He called on current leader, Anas Sarwar, to drop his opposition and make a positive case for constitutional reform.
Mr McLeish said: “Merely saying no to a second independence referendum has never been a vote winner. It sounds negative, is interpreted as a denial of democracy and smacks of political panic.
“This has been a problem for Labour, especially in the absence of a well thought-out alternative.
“Now is the time for the party to be more self-confident. A new referendum could be some years away.
“Labour should drop its blanket opposition to another referendum. It will happen some time.
“The party must focus on other questions to be asked of the electorate and to ensure that other alternatives, not just independence, are part of any future debate and public vote.
“The real question is whether the Union, the Tory Government and the Westminster Parliament can produce the radical reforms needed to accommodate an ambitious nation like Scotland in a reasonable timescale.”
SNP depute leader, Keith Brown, said Mr Sarwar should listen to the former first minister and it was time for Scottish Labour to “finally accept” Scots have the right to determine their own future.
He said: “Anas Sarwar should listen to Henry McLeish, and offer the Labour Party's support for a post-pandemic independence referendum - instead of backing Boris Johnson's doomed attempts to deny democracy.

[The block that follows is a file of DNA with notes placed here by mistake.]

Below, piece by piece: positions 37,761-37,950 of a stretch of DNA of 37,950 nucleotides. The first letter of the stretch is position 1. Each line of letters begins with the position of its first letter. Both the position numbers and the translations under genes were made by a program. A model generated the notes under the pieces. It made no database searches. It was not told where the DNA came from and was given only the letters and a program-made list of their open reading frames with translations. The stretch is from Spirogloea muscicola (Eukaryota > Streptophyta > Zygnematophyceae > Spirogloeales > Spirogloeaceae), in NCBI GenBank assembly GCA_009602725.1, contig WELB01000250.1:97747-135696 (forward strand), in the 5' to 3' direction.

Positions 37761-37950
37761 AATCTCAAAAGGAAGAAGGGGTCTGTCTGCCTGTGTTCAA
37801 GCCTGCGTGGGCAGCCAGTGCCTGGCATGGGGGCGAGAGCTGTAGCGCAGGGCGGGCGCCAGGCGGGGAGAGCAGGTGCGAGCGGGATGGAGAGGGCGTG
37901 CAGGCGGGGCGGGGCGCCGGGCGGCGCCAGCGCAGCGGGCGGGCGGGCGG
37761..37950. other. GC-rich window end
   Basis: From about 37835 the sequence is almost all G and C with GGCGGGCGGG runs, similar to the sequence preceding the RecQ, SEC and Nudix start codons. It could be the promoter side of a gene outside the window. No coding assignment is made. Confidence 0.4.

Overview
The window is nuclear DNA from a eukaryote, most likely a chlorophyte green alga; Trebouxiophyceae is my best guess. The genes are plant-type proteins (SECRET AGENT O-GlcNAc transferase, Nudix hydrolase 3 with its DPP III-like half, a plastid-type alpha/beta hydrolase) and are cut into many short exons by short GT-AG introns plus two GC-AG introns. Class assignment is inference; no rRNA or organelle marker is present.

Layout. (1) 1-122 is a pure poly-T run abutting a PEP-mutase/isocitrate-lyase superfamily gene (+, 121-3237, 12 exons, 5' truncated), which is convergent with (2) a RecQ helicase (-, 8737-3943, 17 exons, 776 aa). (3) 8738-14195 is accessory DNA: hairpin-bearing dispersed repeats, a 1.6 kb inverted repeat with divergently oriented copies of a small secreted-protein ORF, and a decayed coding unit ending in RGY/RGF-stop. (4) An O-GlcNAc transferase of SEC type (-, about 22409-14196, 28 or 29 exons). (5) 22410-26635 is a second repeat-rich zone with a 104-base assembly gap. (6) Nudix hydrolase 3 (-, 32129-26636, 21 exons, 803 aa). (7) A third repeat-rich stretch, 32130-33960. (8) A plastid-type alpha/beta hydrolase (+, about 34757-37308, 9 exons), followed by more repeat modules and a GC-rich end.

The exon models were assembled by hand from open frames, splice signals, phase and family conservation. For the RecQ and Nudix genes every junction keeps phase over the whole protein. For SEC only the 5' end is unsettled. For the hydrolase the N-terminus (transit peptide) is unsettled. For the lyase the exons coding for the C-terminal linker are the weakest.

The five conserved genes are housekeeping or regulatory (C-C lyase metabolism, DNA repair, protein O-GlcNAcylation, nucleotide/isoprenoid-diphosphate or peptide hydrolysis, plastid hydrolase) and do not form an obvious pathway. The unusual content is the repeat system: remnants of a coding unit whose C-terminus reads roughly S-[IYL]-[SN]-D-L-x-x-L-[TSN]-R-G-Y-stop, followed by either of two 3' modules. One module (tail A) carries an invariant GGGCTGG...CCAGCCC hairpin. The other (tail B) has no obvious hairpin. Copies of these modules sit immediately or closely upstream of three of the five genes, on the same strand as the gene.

"The Labour Party ruined its reputation in Scotland by siding with the Tories on austerity cuts, and in the Better Together campaign which Anas Sarwar ran for Labour, and now by backing Brexit.
“Instead of working hand-in-hand with Boris Johnson, yet again, they must finally accept people in Scotland have a right to determine their own future.”
On the SNP, Mr McLeish said that the recent spat between Alex Salmond and Nicola Sturgeon had “undermined” Scottish politics and warned against the planned “legitimate gaming of the system” by the Alba party who are hoping to take advantage of the regional list system to return more pro-independence MSPs.
He said: “Fourteen years in government has taken its toll on the SNP, which appears less assured and riven with internal divisions.
“The SNP and Alba will now compete for independence votes in the aftermath of a vicious public, political and personal spat between the First Minister and her predecessor.
“Our politics has been undermined. Weaknesses have been exposed in our parliament and government. Critics of devolution at Westminster have been strengthened.
“Despite this, the SNP is likely to remain the largest party, with Alex Salmond’s new party contributing seats in support of independence.
“It would be foolish to underestimate the political significance of this legitimate gaming of the system. It is time to see Scotland’s future through the prism of a longer timescale.”